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Lamotrigine brand change from today

From today there will be one funded brand of lamotrigine - a medicine used to treat epilepsy and some mental health conditions, including bipolar disorder.

There are several suppliers that make lamotrigine – each with their own brand. PHARMAC has decided to change from funding three different brands (Lamictal, Arrow-Lamotrigine and Logem) to funding the Logem brand only.

Before making this decision PHARMAC got expert advice from healthcare professionals who work directly with people with epilepsy and mental health conditions to make sure it’s appropriate for people to change brands of lamotrigine.

“Logem works in the same way as the other two Lamotrigine brands. Logem has the same active ingredient and is delivered to the body in the same way.

“We know change can be difficult for some people,” says PHARMAC’s director of operations Lisa Williams. “But clinical experts have told us people shouldn’t notice a difference when changing to Logem.”

A very small number of people aren’t able to switch brands due to complicated medical reasons. PHARMAC will continue to fund the brand they are currently on through our exceptional circumstances programme. So far there have been ten successful applications for ongoing funding of other brands of lamotrigine through this process.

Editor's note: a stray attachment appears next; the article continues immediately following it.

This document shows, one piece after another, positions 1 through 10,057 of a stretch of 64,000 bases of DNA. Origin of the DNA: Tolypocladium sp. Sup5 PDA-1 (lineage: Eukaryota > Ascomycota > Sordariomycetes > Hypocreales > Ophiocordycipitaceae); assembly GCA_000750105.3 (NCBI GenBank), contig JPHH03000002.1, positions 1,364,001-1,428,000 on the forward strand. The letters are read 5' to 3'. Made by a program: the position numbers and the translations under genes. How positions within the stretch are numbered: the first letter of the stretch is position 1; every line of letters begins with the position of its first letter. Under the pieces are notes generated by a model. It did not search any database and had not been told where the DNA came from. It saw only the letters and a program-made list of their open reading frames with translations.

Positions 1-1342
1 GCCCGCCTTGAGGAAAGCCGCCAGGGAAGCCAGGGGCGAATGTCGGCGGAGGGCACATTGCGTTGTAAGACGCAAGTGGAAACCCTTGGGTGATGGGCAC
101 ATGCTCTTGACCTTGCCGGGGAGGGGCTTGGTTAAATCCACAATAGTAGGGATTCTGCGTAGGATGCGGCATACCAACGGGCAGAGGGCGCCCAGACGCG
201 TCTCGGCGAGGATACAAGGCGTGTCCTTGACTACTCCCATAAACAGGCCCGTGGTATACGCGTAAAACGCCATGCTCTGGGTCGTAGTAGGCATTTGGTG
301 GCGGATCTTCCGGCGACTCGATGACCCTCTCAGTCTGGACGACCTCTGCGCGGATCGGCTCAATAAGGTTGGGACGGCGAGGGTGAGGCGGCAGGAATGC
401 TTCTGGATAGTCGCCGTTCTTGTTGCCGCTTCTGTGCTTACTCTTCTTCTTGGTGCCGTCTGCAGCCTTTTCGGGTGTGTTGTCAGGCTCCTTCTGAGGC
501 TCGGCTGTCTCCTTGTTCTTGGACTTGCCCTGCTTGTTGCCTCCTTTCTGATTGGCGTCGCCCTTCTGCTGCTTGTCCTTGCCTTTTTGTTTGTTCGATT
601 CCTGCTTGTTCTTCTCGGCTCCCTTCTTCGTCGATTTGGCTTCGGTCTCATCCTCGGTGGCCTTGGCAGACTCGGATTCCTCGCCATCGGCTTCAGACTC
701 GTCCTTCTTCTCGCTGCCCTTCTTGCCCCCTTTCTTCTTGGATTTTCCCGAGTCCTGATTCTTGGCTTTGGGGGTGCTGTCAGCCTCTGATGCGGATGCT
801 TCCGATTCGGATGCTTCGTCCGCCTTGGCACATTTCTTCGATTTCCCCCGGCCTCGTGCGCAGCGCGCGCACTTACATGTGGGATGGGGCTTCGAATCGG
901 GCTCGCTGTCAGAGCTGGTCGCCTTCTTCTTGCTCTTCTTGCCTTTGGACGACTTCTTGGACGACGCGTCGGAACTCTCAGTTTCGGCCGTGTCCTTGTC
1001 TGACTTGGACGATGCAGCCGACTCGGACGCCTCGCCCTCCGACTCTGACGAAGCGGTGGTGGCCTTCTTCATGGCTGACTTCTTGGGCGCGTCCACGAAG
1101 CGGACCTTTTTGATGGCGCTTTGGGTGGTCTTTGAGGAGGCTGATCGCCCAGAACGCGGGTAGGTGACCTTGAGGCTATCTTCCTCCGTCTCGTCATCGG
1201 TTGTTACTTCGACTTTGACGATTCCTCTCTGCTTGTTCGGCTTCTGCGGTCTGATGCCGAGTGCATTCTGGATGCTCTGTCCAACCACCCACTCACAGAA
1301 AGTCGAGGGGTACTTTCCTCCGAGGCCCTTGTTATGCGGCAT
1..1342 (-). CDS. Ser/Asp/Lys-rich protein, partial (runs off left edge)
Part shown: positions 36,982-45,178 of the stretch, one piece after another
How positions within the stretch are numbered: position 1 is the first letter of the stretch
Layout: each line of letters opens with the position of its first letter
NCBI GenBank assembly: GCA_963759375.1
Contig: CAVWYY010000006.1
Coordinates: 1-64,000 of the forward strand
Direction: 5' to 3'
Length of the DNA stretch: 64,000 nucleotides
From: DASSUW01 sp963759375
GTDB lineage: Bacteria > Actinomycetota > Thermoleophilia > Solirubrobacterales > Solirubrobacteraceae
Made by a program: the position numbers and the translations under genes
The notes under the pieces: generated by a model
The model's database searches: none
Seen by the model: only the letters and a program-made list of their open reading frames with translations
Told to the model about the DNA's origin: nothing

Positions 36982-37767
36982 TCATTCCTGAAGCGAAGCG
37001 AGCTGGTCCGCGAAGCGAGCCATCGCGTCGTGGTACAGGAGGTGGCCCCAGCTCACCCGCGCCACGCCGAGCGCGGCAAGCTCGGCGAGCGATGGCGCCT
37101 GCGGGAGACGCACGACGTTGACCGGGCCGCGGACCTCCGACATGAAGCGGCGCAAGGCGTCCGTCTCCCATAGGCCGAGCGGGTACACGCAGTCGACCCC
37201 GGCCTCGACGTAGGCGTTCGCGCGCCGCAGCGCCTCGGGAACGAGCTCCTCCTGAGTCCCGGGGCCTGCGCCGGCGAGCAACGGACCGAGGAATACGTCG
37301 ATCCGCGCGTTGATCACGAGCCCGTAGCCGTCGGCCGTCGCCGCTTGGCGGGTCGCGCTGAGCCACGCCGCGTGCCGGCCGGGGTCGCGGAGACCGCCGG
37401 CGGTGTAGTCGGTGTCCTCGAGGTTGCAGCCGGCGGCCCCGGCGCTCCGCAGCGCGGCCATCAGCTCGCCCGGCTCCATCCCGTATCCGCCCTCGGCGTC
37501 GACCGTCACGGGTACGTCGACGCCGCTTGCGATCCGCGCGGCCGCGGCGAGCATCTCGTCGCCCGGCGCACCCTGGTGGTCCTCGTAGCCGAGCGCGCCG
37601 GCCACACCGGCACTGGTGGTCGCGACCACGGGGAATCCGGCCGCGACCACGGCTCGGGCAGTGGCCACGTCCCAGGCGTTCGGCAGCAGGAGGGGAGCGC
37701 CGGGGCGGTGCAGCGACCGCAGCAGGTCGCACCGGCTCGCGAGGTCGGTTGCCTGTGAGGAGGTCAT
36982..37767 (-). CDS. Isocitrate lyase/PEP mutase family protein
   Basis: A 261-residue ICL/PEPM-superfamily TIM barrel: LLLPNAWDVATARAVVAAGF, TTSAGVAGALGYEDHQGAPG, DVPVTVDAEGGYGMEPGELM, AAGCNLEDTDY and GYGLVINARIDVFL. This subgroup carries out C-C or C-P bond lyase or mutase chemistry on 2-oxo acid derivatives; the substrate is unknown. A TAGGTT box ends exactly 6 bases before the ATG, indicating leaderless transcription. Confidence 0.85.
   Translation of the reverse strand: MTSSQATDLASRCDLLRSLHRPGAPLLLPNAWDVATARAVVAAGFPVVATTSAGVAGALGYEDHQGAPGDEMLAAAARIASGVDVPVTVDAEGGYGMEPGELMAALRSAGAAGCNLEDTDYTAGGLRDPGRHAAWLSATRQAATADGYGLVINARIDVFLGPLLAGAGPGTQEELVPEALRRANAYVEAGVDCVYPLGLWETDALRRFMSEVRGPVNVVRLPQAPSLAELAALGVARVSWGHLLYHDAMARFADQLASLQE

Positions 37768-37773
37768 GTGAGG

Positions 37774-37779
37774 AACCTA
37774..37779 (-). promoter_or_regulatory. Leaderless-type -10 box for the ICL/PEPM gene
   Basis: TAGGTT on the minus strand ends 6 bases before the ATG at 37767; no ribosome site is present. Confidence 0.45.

Dispensing data for 2018 shows that around half of all patients who collected a funded prescription for lamotrigine, have changed brands at least once since they started on lamotrigine. Around 4,000 patients have changed brands two or more times.

“What could have happened is patients were given whichever lamotrigine a pharmacy had in stock. Without knowing it they might have one brand one month, and a different brand the next.”

Moving to a single funded brand of lamotrigine will avoid ongoing, potentially unmanaged, brand changes for patients.

“We have made this change gradually. We started talking publicly about the possibility of this change more than 12 months ago, and starting from May 2019, patients have had five months to move to the new brand of their medicine.”

Following the change to the Logem brand some people might want to discuss concerns with their GP and get additional support to make a successful change. In these cases, the GP can waive the patient’s visit co-payment and PHARMAC will reimburse the GP clinic on invoice.

Changing the funded brand of medicines is one of the ways that PHARMAC is able to get good deals with suppliers and make more new medicines available.

“Changing to Logem means we’ll free up more than $30 million over the next five years. All this money will be used to fund other medicines for New Zealanders.”

ends

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